Memorial Day Stories 3: William Churchill, USS Tecumseh

For Memorial Day 2022 Civil War Bluejackets took to Twitter, Facebook and Instagram to share the stories of some of the men who lost their lives aboard USS Tecumseh at the Battle of Mobile Bay, Alabama in 1864. Covering the vessel and four of her crew, the stories were presented as threads, and are replicated on the blog for the benefit of readers. This third thread focused on William Churchill, another of the First Class Firemen aboard the Tecumseh:

Our third #MemorialDay sailor focus is another English emigrant who died aboard the USS Tecumseh at Mobile Bay- William Churchill. On the reconstructed Muster Roll for the vessel, William is shown as enlisting in New York in January 1864 as a 1st Class Fireman.

William Churchill’s name recorded on the reconstructed Muster Roll of USS Tecumseh (NARA)

As with a number of the other crewmen, William’s 1864 enlistment was his second of the War. He had already spent nearly two years in U.S. naval service between January 1862 and July 1863. He was recorded as a 5′ 8” machinist, and was 27-years-old in 1864.

William Churchill’s name as it appears on the enlistment records of the New York Naval Rendezvous (NARA)

William also bore the scars of a hard life. It was noted in 1864 that he suffered from a “slight deformity” of his right forearm, perhaps the result of a workplace injury- an major occupational hazard for machinists in the 19th century.

A machinist at work in the 19th century (Wikipedia)

Like his fellow Englishman George Chapman, William Churchill also left dependants at home in 1864. While George had married a Scottish woman, William had wed an Irish emigrant, Ellen Costello, at the Church of the Nativity (below) on 2nd Avenue in August 1859.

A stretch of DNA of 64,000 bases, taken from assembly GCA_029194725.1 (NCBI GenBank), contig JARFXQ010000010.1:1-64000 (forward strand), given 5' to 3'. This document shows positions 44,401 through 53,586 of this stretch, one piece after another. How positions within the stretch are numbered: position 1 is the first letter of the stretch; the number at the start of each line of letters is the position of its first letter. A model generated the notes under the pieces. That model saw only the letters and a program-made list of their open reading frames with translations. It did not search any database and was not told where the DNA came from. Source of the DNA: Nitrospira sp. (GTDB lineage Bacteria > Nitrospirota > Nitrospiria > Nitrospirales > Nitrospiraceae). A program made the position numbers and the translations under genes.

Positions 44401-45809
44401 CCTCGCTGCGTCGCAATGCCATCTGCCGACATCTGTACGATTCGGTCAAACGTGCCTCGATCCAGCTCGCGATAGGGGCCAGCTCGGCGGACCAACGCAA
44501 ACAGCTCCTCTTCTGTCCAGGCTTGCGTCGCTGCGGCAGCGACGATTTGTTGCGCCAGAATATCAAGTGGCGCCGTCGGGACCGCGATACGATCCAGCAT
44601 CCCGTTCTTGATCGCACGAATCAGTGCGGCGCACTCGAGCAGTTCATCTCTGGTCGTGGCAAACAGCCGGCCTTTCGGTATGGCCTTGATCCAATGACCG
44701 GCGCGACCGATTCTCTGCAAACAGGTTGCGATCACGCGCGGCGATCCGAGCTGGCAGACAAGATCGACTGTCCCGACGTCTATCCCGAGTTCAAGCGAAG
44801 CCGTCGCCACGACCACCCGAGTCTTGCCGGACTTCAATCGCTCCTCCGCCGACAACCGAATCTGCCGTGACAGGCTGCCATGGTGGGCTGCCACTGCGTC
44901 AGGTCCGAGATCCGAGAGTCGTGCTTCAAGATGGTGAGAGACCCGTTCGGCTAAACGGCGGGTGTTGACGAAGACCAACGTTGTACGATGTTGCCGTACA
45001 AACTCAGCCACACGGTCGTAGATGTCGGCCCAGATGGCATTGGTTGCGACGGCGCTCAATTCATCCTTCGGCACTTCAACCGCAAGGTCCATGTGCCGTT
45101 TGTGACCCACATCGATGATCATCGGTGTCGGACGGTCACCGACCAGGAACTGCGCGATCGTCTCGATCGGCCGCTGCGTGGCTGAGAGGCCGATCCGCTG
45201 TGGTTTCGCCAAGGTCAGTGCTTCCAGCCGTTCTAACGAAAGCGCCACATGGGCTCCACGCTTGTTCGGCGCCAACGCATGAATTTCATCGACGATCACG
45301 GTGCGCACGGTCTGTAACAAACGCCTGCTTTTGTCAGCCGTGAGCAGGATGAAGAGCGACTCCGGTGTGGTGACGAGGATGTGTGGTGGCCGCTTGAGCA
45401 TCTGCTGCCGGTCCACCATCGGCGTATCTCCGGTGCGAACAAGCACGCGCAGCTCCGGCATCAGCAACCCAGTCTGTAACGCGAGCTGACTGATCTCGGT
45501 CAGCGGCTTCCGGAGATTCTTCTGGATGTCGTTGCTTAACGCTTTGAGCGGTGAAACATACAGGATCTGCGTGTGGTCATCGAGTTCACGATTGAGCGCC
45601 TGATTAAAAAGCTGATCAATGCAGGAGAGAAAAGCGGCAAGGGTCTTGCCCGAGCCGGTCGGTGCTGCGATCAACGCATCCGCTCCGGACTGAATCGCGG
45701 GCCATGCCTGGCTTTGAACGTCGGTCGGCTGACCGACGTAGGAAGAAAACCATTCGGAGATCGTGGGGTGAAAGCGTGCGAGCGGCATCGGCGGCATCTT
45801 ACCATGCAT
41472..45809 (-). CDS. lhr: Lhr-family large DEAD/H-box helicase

The Church of the Nativity as it appeared at the time of William and Ellen’s marriage (Wikipedia)

William and Ellen’s first child, Susan, was born on 7 June 1860, and was just a couple of weeks old when the Census enumerator recorded her on the Census that year. At the time the family were living in New York’s Sixth Ward.

The Churchill family on the 1860 Census (NARA)

William’s 1860 description as a glass worker highlights the differences that often occur between how employment was described on the census when compared with military records (where he was listed as a machinist). William and Ellen had a second child, John, born in 1863.

New York in the 1860s. The Churchills made their home in Manhattan’s Sixth Ward, location of the notorious

For those left behind after the Civil War life-and loss- went on. Often painfully so. After William had gone to the bottom with the Tecumseh, Ellen applied for a pension, but her application only lists her eldest child – suggesting little John had not long outlived his father.

Photo of a poor New York family taken by Jacob Riis (Library of Congress)

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